Times like these

Our job above clocks in at 6:43 and while that is not horrible, we want the fastest feedback we can, and we are here to learn about parallelism, so let’s get to it!

Our longest running steps are Selenium and Cucumber, taking 3:00 and 2:04 respectively. In Ruby, there is a parallel_tests gem that we can use to run our Cucumber tests in parallel which should be an easy fix for that two minutes we are waiting.

What an improvement in time! That small change of adding in the parallelization has dropped our overall time to 5:23! The downside is, though, that when we look at the console output during our tests, it looks like this:

Where our build output was once neat, easily followable, and could be helpful for debugging, it is now a jumbled mess that is not useful aside from seeing that something is happening. The examples section should only contain strings, integers, or floats for the particular scenarios actively running, but since all scenarios are running at the same time, their output is being displayed at the same time, too. This undesirable outcome is a prime example of how some parallelization routes can decrease our run times at the expense of ease of use.

To contrast, here is what the output looks like without running Cucumber with the parallel_tests gem:

Our 3:00 Selenium job still accounts for the vast majority of our build time, and we will handle that ahead with our refactor.

The parallel zone

If jobs are a collection of steps, then workflows can be thought of as a collection of jobs. Similar to our example of sequential vs. parallel, let’s take a look at a config only using a single build job compared to one using workflows. We will use our example from earlier of five jobs that each take one minute to run and make it a real setup.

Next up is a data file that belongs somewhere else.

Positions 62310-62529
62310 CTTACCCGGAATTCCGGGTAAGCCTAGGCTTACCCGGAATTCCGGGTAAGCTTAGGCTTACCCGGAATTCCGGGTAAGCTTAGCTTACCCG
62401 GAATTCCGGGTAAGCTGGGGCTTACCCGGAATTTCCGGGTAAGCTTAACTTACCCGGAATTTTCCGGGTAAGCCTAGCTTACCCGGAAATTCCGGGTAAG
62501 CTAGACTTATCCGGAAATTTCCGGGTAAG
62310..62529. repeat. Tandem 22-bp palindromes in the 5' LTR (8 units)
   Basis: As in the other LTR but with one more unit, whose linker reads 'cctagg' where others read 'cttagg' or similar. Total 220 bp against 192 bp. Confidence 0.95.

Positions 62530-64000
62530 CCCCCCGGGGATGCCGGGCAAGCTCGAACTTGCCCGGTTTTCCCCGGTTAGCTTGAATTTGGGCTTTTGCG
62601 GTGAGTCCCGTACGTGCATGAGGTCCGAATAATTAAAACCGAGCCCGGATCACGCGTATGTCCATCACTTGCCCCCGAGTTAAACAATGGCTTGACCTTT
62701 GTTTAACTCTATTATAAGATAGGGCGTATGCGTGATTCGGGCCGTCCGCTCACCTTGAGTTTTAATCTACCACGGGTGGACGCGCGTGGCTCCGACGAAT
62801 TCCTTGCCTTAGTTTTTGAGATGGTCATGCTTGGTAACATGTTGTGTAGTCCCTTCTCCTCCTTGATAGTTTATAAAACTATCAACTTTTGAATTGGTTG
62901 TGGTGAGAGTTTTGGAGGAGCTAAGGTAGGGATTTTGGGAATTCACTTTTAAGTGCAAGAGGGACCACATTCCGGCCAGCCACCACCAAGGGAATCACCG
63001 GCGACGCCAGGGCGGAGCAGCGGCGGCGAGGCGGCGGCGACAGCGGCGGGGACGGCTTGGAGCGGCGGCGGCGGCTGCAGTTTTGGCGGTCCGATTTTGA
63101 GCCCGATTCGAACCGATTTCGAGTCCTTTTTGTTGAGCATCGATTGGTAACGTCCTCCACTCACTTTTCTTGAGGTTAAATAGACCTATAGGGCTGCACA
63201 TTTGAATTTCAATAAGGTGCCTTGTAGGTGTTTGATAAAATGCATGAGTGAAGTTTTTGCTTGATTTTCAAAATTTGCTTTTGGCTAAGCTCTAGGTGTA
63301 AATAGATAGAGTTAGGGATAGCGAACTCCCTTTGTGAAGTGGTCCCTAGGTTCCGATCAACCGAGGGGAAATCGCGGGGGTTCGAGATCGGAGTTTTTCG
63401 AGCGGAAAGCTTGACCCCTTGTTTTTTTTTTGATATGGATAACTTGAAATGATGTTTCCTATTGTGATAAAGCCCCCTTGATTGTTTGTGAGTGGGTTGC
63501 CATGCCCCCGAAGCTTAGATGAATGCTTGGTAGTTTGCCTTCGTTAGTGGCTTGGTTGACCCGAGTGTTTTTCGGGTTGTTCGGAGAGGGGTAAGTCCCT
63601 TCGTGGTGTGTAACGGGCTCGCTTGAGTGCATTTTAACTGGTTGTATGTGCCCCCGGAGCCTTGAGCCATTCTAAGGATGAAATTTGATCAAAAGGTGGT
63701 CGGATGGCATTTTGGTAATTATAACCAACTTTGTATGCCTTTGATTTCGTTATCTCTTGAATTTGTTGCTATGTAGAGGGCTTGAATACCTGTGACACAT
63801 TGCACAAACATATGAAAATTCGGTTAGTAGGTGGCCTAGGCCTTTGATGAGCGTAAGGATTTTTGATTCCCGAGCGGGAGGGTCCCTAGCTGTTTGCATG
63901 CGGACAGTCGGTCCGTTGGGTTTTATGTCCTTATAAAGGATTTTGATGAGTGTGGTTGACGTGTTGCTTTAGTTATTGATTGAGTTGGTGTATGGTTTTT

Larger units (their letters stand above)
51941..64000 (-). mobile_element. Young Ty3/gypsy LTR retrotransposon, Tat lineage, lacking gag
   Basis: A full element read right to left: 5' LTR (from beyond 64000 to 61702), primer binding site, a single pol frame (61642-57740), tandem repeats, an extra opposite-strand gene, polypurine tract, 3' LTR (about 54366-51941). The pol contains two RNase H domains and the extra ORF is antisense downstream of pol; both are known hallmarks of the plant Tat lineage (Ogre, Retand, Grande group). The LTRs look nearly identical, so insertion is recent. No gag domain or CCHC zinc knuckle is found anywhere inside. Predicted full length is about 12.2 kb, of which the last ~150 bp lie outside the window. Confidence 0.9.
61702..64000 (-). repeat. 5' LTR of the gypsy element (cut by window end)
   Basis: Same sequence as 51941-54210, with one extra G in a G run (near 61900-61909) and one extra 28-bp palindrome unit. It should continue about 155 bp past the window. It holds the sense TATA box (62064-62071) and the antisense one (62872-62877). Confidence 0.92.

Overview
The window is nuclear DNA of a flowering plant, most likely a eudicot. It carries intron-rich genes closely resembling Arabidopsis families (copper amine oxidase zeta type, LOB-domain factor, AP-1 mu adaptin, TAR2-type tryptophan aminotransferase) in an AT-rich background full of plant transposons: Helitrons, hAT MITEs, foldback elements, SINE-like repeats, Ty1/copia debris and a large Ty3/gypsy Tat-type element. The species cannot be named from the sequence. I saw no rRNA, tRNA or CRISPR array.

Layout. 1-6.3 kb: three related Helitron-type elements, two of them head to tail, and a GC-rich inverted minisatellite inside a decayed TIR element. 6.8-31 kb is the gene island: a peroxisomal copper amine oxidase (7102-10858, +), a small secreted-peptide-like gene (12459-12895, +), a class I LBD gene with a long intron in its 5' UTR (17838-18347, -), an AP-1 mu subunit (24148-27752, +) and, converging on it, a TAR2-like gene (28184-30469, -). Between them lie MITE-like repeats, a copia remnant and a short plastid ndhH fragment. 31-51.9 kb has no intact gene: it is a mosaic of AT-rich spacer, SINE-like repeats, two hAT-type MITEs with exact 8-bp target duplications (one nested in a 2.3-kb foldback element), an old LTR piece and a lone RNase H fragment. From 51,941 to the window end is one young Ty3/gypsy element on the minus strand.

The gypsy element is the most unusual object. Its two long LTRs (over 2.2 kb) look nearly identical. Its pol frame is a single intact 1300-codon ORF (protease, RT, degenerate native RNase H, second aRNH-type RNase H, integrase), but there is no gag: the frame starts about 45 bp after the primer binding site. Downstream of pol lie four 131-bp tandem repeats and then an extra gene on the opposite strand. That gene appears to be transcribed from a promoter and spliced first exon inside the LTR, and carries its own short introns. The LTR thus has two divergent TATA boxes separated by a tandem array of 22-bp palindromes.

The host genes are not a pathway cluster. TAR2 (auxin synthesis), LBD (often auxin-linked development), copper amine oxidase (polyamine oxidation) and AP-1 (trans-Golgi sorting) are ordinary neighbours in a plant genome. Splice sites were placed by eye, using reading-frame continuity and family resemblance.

version: 2
    jobs:
        build: 
            docker:
                - image: circleci/ruby:2.4
            steps:
                - run: sleep(60) && echo 1
                - run: sleep(60) && echo 2
                - run: sleep(60) && echo 3
                - run: sleep(60) && echo 4
                - run: sleep(60) && echo 5

Here is what things look like in the dashboard:

As noted above, a workflow is a collection of jobs, so here is what our project looks like refactored to utilize the parallelization of workflows:

    version: 2
    jobs:
        one:
          docker:
                - image: circleci/ruby:2.4
          steps:
            - echo 1
        two:
          docker:
                - image: circleci/ruby:2.4
          steps:
            - echo 2
        three:
          docker:
                - image: circleci/ruby:2.4
          steps:
            - echo 3
        four:
          docker:
                - image: circleci/ruby:2.4
          steps:
            - echo 4
        five:
          docker:
                - image: circleci/ruby:2.4
          steps:
            - echo 5
    
    workflows:
        version: 2
        build:
            jobs:
                - one
                - two
                - three
                - four
                - five

While the above refactor is not optimized for DRYness, it shows a very basic refactoring to the config to use workflows. Each of the original steps moved into individual jobs in the upper section, and then in the lower section, we have told CircleCI that we want them to run as a workflow collection.

So what does this get us? It takes us from our sequential build steps clocking in at 5:02 down to a total build time of 1:03!

This looks pretty similar to our sequential jobs, so what is the difference? This is how CircleCI displays jobs within workflows. While it looks similar, each of these is an individual job with steps, environments, and so on, that were all run at the same time. Now that we have completed our crash course in workflows let’s take a look at a more elaborate workflow setup and get back to our example.

Bringing it all together